Learn about the causes, symptoms, and effects of alcohol use disorder.
Alcohol use disorder (AUD) is characterized by the uncontrollable use of alcohol despite physical, mental, and social consequences. The health consequences of alcohol abuse are severe, impacting the brain and body.
The Centers for Disease Control and Prevention (CDC) reported that between 2015 and 2019, excessive alcohol use led to more than 140,000 deaths and 3.6 million years of potential life lost (YPLL) each year in the United States. 1
Alcohol use disorder can also be referred to as alcohol abuse, alcohol dependency, and alcoholism.
The dangers of too much alcohol include increased risk for cancer, high blood pressure, heart disease, impaired judgment, memory loss, difficulty walking straight, and other alcohol-induced disorders. In addition, binge drinkers have more significant risks of developing severe injuries such as traumatic brain injury and death due to traffic accidents or drowning while intoxicated.
The reasons for alcohol dependency vary from person to person, but certain factors can increase the risks of developing an addiction. These include genetics, environment, stress, and peer pressure.
Drinking too much can have a wide range of effects on the body and mind. The more alcohol is consumed, the more negative consequences are experienced. The most common alcohol-induced disorders include the following: 2
The following are some causes of alcohol substance use disorder:
Genetic predisposition is one of the causes of alcoholism. Specific genes are associated with a higher likelihood of substance abuse and addiction. For example, a child whose parents had alcohol use disorder is likely to develop it themselves due to their genes.
Early exposure to alcohol and drug use can increase the risk of developing alcohol use disorder later on. In addition, studies show that alcohol abuse is six to twelve times more common in individuals who experienced physical abuse during childhood compared to those who have not. 3
People who suffer from an alcohol disorder often attempt to relieve emotional pain by using alcohol. Getting drunk on alcohol can often reduce the feeling of negative emotions, which return once the alcohol wears off, leading them back to drinking more heavily. This creates a vicious cycle where the individual becomes psychologically dependent on alcohol.
Alcohol use disorder can be traced back to a history of trauma or abuse. This includes experiencing emotional or physical trauma, such as being in a car accident or losing a close relative or friend. Trauma can often lead to post-traumatic stress disorder (PTSD) and other mental health issues, contributing to alcohol addiction problems later on down the road.
If an individual’s parents or sibling abuses alcohol, they may be at greater risk of developing an alcohol use disorder diagnosis. This is due to observing and learning poor drinking habits and forming a warped perception about how they should use alcohol.
Certain individuals who use alcohol may have mental health conditions like depression or anxiety, making them more likely to develop severe alcoholism and vice versa. Individuals with mental health issues may turn to alcohol to cope with symptoms like stress and low moods.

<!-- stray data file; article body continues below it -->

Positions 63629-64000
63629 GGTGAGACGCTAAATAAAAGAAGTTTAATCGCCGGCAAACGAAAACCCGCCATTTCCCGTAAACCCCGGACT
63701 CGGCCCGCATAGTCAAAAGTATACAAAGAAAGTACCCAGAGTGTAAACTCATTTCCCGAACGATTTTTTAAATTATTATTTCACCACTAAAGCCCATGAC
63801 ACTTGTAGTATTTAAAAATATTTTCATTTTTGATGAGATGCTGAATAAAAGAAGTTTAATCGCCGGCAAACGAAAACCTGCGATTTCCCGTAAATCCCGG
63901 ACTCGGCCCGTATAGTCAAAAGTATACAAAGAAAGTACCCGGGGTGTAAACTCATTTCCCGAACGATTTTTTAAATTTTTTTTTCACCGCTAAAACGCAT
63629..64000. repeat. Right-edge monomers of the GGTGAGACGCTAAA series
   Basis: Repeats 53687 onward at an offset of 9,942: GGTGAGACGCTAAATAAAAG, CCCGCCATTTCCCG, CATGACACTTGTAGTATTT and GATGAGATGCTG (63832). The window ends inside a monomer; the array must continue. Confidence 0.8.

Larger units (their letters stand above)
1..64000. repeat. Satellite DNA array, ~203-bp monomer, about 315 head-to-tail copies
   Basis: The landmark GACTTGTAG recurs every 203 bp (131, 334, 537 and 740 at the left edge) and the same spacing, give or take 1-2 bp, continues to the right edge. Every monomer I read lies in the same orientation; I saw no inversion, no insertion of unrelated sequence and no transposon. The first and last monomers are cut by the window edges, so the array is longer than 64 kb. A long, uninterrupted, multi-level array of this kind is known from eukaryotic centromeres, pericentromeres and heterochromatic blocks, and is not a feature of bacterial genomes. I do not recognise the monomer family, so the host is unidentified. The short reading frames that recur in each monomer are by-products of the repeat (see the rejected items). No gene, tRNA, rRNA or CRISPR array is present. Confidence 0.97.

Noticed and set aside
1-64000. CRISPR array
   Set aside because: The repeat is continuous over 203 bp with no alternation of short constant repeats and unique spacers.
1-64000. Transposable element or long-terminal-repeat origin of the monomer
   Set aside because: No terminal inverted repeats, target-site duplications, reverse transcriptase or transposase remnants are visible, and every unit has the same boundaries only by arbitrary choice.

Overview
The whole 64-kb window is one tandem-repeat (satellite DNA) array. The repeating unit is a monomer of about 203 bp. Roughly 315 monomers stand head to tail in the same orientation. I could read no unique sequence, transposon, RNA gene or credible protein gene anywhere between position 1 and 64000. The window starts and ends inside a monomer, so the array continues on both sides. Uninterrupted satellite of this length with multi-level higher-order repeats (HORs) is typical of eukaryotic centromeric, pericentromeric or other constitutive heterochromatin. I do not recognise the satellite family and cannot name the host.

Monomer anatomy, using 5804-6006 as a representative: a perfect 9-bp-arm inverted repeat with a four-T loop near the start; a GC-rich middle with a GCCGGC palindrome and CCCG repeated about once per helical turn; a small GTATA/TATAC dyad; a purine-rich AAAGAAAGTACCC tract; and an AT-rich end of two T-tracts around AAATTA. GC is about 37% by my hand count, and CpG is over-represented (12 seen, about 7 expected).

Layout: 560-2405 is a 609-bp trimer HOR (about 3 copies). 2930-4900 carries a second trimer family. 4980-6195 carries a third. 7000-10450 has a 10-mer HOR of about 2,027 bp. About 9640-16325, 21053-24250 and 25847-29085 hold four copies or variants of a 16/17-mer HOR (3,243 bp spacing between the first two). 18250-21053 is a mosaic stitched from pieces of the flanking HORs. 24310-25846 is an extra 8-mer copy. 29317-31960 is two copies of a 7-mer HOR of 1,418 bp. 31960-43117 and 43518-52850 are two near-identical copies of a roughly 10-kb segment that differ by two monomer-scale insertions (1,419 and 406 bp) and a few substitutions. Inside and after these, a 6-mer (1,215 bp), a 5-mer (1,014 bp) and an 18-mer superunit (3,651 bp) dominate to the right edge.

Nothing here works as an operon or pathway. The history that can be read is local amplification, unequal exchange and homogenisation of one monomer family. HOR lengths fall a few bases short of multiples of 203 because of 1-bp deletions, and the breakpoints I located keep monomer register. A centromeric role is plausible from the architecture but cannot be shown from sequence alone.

While the National Institute on Alcohol Abuse and Alcoholism (NIAAA) defines a standard drink as containing 0.6 fluid ounces of pure alcohol, the amount of alcohol that causes alcohol-related conditions and problems varies from person to person. The body processes alcohol differently depending on age, weight, gender, genetics, medical conditions, etc. 4
Too much alcohol is defined as more than a drink per day for women and two per day for men. However, contrary to popular belief, there’s no safe amount of alcohol. Even if alcohol is consumed only once or twice a week, there is a risk of developing an alcohol use disorder.
There are several alcoholism diagnosis criteria for alcohol use disorder based on the Diagnostic and Statistical Manual of Mental Disorders, Fifth Edition (DSM-5). This is a guide published by the American Psychiatric Association to help doctors diagnose mental illnesses.
To be diagnosed with alcohol use disorder, a person must exhibit two or more of the following signs of alcohol dependence in twelve months:
These criteria and other tests can help spot alcohol-related disorders and speed up treatment.
Alcohol use disorder is often diagnosable and can be treated—but what are the symptoms of alcohol use disorder? The symptoms of alcohol-induced disorder vary from person to person, but they generally include:
Alcohol use disorder can range from mild to severe:
If you are struggling with an alcohol disorder, you are not alone. In 2019, a national survey found that 14.1 million adults eighteen years and older and 414,000 adolescents aged twelve to seventeen had alcohol use disorder. 5
At San Diego Detox, we specialize in helping patients struggling with alcohol misuse disorder recover, maintain sobriety, and regain their lives. We offer a variety of treatment options, including:
Behavioral therapies include cognitive behavioral therapy (CBT), motivational interviewing, and 12-Step facilitation. These therapies help patients understand the underlying causes of their alcohol addiction and learn how to change their behavior patterns to stay sober.
In addition to behavioral therapies, some patients may benefit from medications, such as naltrexone or topiramate, which help manage withdrawal symptoms when trying to quit alcohol usage.
Patients can participate in group therapy sessions with other recovering clients to share experiences, build relationships, and encourage one another on the road to recovery.
For more information on how to seek help for alcohol use disorder for yourself or a loved one, please reach out to us at San Diego Detox immediately.